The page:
I've lived in NYC for years and am investigating a move to SF now. NYC has always been a pretty bad place for anything tech except financial services companies. The incentives and initiatives are always around everything except software. And most of the VCs I've spoke with here are more geared toward physical businesses, financial services companies, biotech, etc... not pure software plays.

> Of course, NYC's overall infrastructure for tech companies is horrible compared to SF.

What makes it horrible out of curiosity?

Well, as an NYC based startup I can speak to a at least one thing; TWC Business/Commercial internet is garbage. Plain and simple. We're lucky enough to have FIOS in our building and that has been pretty decent, it still goes out quite a bit.

As soon as you move past the low end of cable / FIOS Internet speeds NY has awesome commercial network bandwidth. Think OC 192 and beyond. You can often make a deal with another company in your building to add bandwidth or redundancy.

Also, http://en.m.wikipedia.org/wiki/Multihoming FIOS and cable Internet or even just DSL is a good option if you need a little more stability or bandwidth.

FiOS isn't available in many areas of the city (I can't get it at home where I do most of my work). TWC is incredibly unreliable (daily outtages of a few minutes, monthly/bimonthly outtages of a full day or so). I have no other alternative other than slow/unreliable DSL or exceedingly overpriced (per GB) mobile hotspots.

FiOS is actually "available" in most parts of the city - i.e., there's a Verizon FiOS line running right in the street in front of your apartment.

The main problem are buildings and landlords. Many landlords and supers receive kickbacks from TWC to prevent Verizon from accessing the building and delivering the last-100-feet service.

The best way to improve the state of internet in NYC is for the city to start busting landlord heads.

It's not available where I am. Not on my block. Or the next one. Or the next one. Verizon has no ETA on when it will be and hasn't been installing any new fiber in my neighborhood in a long time. It has nothing to do with my building owner. The owner-occupied single and two family properties on my block (or the next one, or the next one, etc) can't get it either.

Absolutely no offence indented, but this is the type of thing you work out before signing a long term lease. Not that that in any way helps you, but FIOS is available in much of NYC so if your looking to move to that area it's an option.

In your case, bonding with wireless or DSL in case of outages is probably worth it. The difference between slow internet and no internet is huge. Other options include wireless internet cards for PC's / laptops, it can get vary expensive but for a small staff that occasionally does off site demo's it's also vary useful for that.

Unfortunately, wireless is hugely expensive... as in $10 per GB expensive. As posted in another comment, I have a Verizon hotspot that I use as a backup for the unreliable Time Warner Cable connection.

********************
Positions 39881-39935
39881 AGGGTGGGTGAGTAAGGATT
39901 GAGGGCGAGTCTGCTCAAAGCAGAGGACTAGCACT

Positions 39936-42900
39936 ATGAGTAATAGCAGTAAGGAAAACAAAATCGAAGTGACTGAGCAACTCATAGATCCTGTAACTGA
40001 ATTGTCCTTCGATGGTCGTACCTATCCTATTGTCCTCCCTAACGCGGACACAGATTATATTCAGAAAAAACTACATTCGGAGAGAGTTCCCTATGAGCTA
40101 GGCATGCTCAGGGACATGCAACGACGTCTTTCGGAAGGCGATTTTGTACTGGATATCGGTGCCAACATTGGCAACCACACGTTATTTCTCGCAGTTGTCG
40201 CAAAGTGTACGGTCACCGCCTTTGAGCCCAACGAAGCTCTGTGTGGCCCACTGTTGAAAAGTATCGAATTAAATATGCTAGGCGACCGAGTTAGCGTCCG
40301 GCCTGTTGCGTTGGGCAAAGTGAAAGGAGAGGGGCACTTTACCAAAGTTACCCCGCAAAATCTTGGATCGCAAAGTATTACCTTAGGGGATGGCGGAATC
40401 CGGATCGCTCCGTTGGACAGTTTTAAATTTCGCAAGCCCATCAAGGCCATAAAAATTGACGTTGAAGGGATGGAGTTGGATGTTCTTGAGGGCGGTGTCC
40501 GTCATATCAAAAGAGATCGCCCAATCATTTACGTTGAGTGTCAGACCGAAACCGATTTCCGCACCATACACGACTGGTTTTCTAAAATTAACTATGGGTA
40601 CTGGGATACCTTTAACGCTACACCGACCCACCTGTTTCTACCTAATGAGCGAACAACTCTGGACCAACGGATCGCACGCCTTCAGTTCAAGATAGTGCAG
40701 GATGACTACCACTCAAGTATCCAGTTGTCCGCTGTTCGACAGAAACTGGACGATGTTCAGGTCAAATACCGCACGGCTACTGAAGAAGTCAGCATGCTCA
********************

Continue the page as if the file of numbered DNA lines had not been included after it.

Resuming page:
DSL isn't an option as, like most (possibly all) of NYC, I only have a Verizon or someone that resells it. I tried it once years ago and was out of service for 7 days of my 1 month trial because a Verizon tech randomly unplugged something at the local box.

My only real choice is to move to another neighborhood. But I've begun looking into moving to San Francisco anyway, since it's a much better environment for tech companies (unless you're in finance technology, which I used to do).

As bigdubs said, Time Warner Cable is pretty awful and is often the only option in many buildings. I run my business mostly from home. My only options are TWC and DSL. No other cable providers serve me. FiOS isn't available. I tried DSL once and it was out for 7 days of my 31 day trial because Verizon accidentally unplugged a connection in my neighborhood box.

I have TWC at home but need to have a (very expensive per GB) Verizon hotspot as a backup. TWC goes down a few minutes every day (which will disrupt any long term stuff you need) and goes down for about a full day every month or two. Each time it goes down TWC will claim its something with your internal equipment. Even though the truck is down the street fixing the connection. Multiple TWC level 3 techs have confirmed that our neighborhood, like most, is oversold and they have fairly regular outages.

On particularly bad days, TWC will go down and then Verizon's 4G network will go down right after, leaving me stuck at 3G speeds or without a connection and losing a few hours of work.

It's been this bad for the 18 years I've lived here and is unlikely to change. Even large office buildings often have exclusive agreements with poor providers. Heck, when I worked in the WTC 15 years ago, you had to use Verizon exclusively and the network was overloaded and severely overpriced compared to any other building.

Welcome to the network infrastructure of NYC.

Slightly off topic, it would be interesting to see how the rents compare to Hong Kong, Tokyo, London etc...

I think it's funny how the same NIMBY policies that all the techno-libertarians hate so much, are the same policies that made San Francisco a more desirable place to live for said techno-libertarians than San Jose and the East Bay.

Personally, I hate NIMBYs but I also hate SF.

>This time is probably different, the company said.


This only makes sense. The amount of multi-million dollar seed rounds has increased and people want the best office space to attract employees. The more competition in the market for the best office space, the more people can charge and then boom you get what you have now : hyper inflation in costs. I actually wonder how long until people start looking at the north bay like San Rafael for office space just to save on cash. I know people are already targeting Oakland.

North Bay is one of the least assessable places in the Bay Area (to SF, PA, SJ). Oakland has a lot of "room" to grow.